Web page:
De iure De-iure - Page 21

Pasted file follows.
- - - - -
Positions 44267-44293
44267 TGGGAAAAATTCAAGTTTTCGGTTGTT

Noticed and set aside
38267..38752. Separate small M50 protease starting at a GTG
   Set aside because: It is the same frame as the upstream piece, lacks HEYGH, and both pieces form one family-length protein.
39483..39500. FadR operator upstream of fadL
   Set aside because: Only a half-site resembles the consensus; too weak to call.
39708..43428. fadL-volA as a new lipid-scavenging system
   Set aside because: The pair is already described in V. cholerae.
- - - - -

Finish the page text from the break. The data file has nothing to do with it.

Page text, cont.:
Page 21 / De iure September 2018 Tell me what you found unique about the Tech track and what drew you to it. Adv. Mustafa Senel feels at home in Israel you everything they have. Compared to my experiences in Turkey, Germany and France, studying at TAU Law has been a much more collaborative experience.” Can you give an example? “In France, a professor would give a lecture, and that would be the end of it. You would not see him again. In Germany my experience was a little better, but still nowhere near as collaborative. In Istanbul, too, you knew your place. The degree of informality and open channel of communication between faculty and students in Israel is something I have never experienced before. Another example is that Israeli professors insist on being addressed by their first name, which was new for me. They acknowledge your presence on an individual and personal level, which is amazing.” How would you describe some of the cultural differences and similarities between Turkey and Israel? “Culturally we are kind of the same. Geographically, Turkey is just ‘up the road’ from Israel… so we share many cultural similarities. I can immediately get the signals. For instance, I’m sure you know the cliché about ‘rude Israelis’, I know that’s not true because I know the signals. Day to day life and social interactions are similar. This br ings me to the next point; if you develop a friendly rapport with a professor, then there is often no hierarchical difference. They really do support you and allow you to take your time, etc. Opening the door is much easier here. In Istanbul, professors are also friendly, I am still in contact with some of my old professors, but you have to push much harder to open that door. The process of collaborative learning is much better and smoother in Israel.” “I was an arbitration lawyer; business, mergers and acquisitions, and then I decided to complete my master’s in business law. At the end of it, problems arising from big data, and data protection and privacy, were becoming major issues. I decided to bring privacy and competition law together for a PhD. From a research standpoint, while I had a good understanding of competition law, my problem was with data protection. I didn’t know where to start and how to distinguish it from consumer or competition law. I needed to set a structure and devise a brand new methodology. The program helped focus my head and gave me the tools I needed. My main courses were with Prof. Michael Birnhack, head of the Program. In the second semester, I attended a workshop by Prof. Avraham Tabbach and Dr. Shay Lavie and had to put a lot of effort into honing my knowledge and skills of economic analysis of the law, but it really paid off. Aside from that, I took American Privacy Law, which is important because they have a totally different approach to privacy, and some IP issues. I am overjoyed with my experience at TAU Law.” So what’s next? “Hopefully a PhD. I’m happy here. I feel at home. Another thing I like in Israel is the sense of humor, a kind of crude and cynical British humor, like in Turkey. I feel at home here. I’m at peace. You know, people always say to me ‘Oh, wow, you really picked the place to be at peace!’ but to be honest, in my personal life, I am at peace… and most importantly I am absolutely delighted with the standard of education here.” •